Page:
"I'm the Queen Breeze in my Kingdom of Wind. I have a great treehouse in the clouds, where I'm an upstanding and important member, where I'm powerful and intelligent and I sit in there wasting time and feeling important. We have absolute power to deny membership based on completely arbitrary criteria. What a rush! Ah to be an elitist at my own power game created out of thin air, and you should come try to join so I can get a thrill up my arse being in a position to judge you. We do transmutational yoga and eat alchemy sandwiches and ride flying unicorns of esoteric freudian solipsism while googling anthropology. Whee! We're brainy as brainy can be, up in our imaginary treehouse in the clouds... where we'll live forever, eleven years old and immortal, dominating the universe without ever leaving our pyjamas!"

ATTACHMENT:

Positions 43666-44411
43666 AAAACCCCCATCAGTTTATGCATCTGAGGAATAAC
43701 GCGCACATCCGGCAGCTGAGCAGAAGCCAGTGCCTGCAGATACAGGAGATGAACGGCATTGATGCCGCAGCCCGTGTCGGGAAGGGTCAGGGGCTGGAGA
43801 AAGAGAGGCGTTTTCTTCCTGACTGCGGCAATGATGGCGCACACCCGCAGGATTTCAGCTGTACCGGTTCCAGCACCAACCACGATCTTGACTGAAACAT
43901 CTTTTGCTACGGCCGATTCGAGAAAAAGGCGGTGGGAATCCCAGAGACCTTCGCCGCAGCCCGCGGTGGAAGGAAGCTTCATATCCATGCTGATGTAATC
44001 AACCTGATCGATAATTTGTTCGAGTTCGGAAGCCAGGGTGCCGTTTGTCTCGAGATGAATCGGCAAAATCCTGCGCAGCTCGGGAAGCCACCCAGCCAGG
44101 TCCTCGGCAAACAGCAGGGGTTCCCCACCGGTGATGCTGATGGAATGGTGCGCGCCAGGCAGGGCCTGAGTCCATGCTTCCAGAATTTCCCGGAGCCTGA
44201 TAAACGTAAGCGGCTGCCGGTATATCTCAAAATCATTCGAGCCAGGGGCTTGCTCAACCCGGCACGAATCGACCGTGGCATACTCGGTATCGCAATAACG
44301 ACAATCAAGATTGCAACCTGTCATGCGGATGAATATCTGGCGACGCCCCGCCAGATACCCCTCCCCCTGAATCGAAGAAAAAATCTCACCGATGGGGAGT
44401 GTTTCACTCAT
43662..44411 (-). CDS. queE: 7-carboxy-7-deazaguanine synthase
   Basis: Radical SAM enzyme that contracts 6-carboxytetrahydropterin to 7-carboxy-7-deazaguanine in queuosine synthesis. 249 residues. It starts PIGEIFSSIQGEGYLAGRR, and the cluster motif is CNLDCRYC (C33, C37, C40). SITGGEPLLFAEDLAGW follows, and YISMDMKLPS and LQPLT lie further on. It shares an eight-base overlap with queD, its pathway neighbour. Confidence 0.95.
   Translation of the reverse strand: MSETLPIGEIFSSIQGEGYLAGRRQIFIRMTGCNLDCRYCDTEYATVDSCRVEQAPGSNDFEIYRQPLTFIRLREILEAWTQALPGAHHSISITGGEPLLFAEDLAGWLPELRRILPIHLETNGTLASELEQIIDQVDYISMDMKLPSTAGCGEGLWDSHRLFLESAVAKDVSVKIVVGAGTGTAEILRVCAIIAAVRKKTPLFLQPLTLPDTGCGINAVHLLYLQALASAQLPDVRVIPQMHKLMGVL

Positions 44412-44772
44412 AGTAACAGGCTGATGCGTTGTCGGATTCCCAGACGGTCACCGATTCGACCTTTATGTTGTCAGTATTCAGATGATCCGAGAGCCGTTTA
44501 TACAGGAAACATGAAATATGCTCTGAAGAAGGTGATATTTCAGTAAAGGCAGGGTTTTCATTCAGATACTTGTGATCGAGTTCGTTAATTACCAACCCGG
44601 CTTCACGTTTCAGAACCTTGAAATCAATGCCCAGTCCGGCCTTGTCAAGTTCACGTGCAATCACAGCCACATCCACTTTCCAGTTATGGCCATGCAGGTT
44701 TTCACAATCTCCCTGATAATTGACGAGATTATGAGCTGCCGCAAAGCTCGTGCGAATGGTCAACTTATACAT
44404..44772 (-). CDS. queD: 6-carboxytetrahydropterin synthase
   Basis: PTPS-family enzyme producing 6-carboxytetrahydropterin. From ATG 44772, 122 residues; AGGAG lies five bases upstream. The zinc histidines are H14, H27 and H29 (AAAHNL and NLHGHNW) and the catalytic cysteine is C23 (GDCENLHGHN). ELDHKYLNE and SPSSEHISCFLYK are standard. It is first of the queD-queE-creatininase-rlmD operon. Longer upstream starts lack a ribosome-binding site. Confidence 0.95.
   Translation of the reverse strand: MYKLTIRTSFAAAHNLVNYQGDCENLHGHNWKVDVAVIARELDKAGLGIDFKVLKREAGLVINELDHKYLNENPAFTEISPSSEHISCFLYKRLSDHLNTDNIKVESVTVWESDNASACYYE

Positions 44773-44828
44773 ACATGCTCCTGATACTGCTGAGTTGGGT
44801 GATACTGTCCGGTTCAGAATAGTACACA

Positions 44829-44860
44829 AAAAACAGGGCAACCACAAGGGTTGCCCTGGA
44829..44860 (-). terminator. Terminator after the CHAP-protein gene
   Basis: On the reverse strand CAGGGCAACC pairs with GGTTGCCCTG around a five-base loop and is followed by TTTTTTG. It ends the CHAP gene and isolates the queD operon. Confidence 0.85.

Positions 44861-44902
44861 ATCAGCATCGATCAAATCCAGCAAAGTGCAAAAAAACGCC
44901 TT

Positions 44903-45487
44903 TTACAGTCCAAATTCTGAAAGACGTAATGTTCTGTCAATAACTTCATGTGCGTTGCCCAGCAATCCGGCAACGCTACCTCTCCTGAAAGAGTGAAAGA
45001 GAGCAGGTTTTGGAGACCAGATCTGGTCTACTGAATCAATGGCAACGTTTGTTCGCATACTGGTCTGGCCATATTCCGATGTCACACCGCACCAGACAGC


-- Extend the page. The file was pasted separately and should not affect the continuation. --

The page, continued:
This has been a babelfish transliterational educational production.

    Signing off.
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  19. #239
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    Quote Originally Posted by Naomi Ningishzidda View Post
    Hi all,
    I did some digging over coffee and found this remarkably well preserved letter copied and posted on Flickr.

    http://www.flickr.com/photos/polaroi...5233/?edited=1


    I hope you all enjoy....
    If you dug further you'd see I already mentioned this letter years ago

  20. #240
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    Quote Originally Posted by Arshes Nei View Post
    If you dug further you'd see I already mentioned this letter years ago
    I highly doubt we were going to see posts easily from 2008. 2008 seems like yesterday but it's actually 3 years ago, and we have different people discussing the same thing.